Autism is hard to live with for many families. I know as I am Billy’s mother. Billy is a 19-year-old who had a severe adverse reaction to the MMR vaccine at 13 months of age. He was later diagnosed with autism.
Robert De Niro is the father of a child with autism and no amount of money or fame can take away the sheer heartbreak that comes with this diagnosis. Unless you live with it, it’s impossible to imagine. I know that he, like me and so many others, wants to do the right thing. What happened to our children must not happen to other families. We don’t want others to go through the pain and heartache that comes with caring for a child who has chronic health issues as a result of vaccine injury.
On the other hand, we could just walk away from this and get on with our lives the best we can. Why do I need to constantly tell Billy’s story? People who speak out about vaccine injury are subjected to a constant hail of abuse and even threats. My child is already damaged so why should I care what other parents do?
Because I was once one of them– extremely pro-vaccine. My eldest child Bella had all her vaccinations and was perfectly fine; I had no reason to question anything when I took Billy to the doctor for his shot. I continue to speak about vaccine injury because I don’t want you to watch your child regress into another world. It’s too painful and I wouldn’t wish this on anyone. Autism doesn’t just affect the child with the diagnosis, but so many others as well. It can be devastating to the entire family.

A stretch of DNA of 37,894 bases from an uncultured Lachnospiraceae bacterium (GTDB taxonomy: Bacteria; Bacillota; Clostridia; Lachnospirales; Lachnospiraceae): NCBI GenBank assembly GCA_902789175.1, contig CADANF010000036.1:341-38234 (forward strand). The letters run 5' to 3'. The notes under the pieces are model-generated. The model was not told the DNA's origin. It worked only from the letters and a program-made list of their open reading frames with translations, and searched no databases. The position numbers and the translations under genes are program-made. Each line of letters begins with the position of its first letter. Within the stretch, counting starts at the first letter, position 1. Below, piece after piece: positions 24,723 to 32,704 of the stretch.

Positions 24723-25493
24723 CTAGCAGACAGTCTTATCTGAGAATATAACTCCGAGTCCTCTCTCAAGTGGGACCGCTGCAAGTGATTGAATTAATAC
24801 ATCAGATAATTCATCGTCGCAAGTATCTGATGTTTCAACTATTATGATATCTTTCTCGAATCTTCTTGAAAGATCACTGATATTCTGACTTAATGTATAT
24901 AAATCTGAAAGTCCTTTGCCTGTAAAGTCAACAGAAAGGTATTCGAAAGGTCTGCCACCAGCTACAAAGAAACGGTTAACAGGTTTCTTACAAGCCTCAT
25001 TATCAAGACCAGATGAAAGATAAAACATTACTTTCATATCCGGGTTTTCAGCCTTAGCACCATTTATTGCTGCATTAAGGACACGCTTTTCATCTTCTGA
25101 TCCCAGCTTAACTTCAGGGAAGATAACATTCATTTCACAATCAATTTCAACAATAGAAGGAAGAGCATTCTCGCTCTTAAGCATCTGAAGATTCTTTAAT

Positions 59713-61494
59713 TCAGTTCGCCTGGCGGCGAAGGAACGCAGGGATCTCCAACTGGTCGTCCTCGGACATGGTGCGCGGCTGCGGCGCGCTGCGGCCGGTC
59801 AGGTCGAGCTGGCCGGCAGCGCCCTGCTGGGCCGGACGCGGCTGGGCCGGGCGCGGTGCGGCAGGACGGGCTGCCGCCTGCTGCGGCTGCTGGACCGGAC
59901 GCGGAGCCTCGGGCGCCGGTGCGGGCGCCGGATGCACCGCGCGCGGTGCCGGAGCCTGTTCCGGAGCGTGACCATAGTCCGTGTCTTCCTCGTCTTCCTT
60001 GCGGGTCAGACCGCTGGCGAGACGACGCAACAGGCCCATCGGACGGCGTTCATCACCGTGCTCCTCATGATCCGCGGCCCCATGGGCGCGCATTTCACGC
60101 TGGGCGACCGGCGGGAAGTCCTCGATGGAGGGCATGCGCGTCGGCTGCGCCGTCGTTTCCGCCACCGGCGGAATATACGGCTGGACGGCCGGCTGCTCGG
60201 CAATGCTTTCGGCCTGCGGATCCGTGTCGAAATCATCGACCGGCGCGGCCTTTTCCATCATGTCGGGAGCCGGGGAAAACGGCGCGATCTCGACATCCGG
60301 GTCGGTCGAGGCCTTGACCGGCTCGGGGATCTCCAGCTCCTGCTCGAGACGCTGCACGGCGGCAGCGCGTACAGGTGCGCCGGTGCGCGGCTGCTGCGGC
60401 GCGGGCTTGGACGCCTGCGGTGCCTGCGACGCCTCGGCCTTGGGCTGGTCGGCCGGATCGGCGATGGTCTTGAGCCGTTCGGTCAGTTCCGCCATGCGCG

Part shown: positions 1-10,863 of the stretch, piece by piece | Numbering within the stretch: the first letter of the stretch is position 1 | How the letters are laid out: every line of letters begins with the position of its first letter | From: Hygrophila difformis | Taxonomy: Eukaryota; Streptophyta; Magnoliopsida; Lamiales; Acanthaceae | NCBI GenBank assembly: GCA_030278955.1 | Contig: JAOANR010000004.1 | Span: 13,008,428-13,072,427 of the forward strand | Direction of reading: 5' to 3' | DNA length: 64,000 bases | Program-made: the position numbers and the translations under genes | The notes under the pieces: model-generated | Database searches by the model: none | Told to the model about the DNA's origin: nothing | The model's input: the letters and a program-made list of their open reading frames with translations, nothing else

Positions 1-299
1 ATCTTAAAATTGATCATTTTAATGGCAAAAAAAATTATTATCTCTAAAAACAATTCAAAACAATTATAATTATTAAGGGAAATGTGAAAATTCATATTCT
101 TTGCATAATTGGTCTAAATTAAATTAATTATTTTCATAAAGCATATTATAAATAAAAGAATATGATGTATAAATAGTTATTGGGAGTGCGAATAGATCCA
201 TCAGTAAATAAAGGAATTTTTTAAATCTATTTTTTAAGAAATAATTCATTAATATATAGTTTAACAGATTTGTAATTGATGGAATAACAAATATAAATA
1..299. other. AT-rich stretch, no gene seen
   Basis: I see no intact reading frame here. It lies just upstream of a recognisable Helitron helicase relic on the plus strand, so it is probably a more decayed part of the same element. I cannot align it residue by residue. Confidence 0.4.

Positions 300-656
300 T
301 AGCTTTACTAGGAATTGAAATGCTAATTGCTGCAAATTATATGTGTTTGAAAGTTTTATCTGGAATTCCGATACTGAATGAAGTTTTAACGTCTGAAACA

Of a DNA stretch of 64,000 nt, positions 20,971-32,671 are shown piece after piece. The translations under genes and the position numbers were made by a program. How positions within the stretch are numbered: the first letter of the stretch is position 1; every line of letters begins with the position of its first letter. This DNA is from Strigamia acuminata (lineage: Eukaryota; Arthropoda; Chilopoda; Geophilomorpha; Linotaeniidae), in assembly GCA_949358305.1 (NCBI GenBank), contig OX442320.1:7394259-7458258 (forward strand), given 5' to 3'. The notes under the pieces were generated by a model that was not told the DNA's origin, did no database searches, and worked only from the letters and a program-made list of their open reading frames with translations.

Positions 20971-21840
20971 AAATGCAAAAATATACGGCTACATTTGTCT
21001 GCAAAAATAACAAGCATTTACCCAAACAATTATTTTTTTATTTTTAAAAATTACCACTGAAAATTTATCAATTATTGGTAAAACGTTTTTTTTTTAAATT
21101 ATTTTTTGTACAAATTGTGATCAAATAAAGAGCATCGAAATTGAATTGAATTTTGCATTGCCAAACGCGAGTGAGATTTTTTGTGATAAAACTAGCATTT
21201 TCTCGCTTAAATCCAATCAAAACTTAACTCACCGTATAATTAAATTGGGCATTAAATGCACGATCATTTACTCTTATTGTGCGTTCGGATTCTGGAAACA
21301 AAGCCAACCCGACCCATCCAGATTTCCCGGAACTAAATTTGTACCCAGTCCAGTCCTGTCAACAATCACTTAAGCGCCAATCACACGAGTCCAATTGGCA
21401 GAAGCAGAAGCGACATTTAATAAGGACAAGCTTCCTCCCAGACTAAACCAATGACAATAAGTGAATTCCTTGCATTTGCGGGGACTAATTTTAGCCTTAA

Robert de Niro lives a life similar to mine. Granted, I don’t have money or fame—which some might argue could ease the burden—but he still lives with the same pain as I do: The deep daily sadness of knowing what our child could have been, the guilt for what we should or could have done differently, and the utter fear for the future of our vulnerable loved ones. For Mr. De Niro to have quashed what I know he thought was an important, well researched documentary can only mean one thing. Someone, somewhere, frightened him. You see we are just parents, we are not scientists. Mr. De Niro is just a father who happens to be an actor. We can tell our stories of what happened to our children and then leave it to the scientists and research world to do the right thing.
Vaxxed: From Coverup To Catastrophe is an Autism Media Channel production. We have spent many years researching collectively so we could bring you accurate information—the truth about the man-made autism epidemic.
I have travelled the world interviewing families, seeing the utter devastation autism brings. Producer Del Bigtree, Andrew Wakefield and I travelled across America to get interviews from scientists, researchers and politicians. I am the parent; Andy is the academic gastroenterologist (with as much, if not more knowledge about autism than any psychiatrist or psychologist can claim); Del is a first class medical journalist. And the team is not just us. We’ve been joined along the way by many experts including parents, academics, practitioners, and journalists who have contributed to the documentary. This film has been thoroughly researched and fact-checked.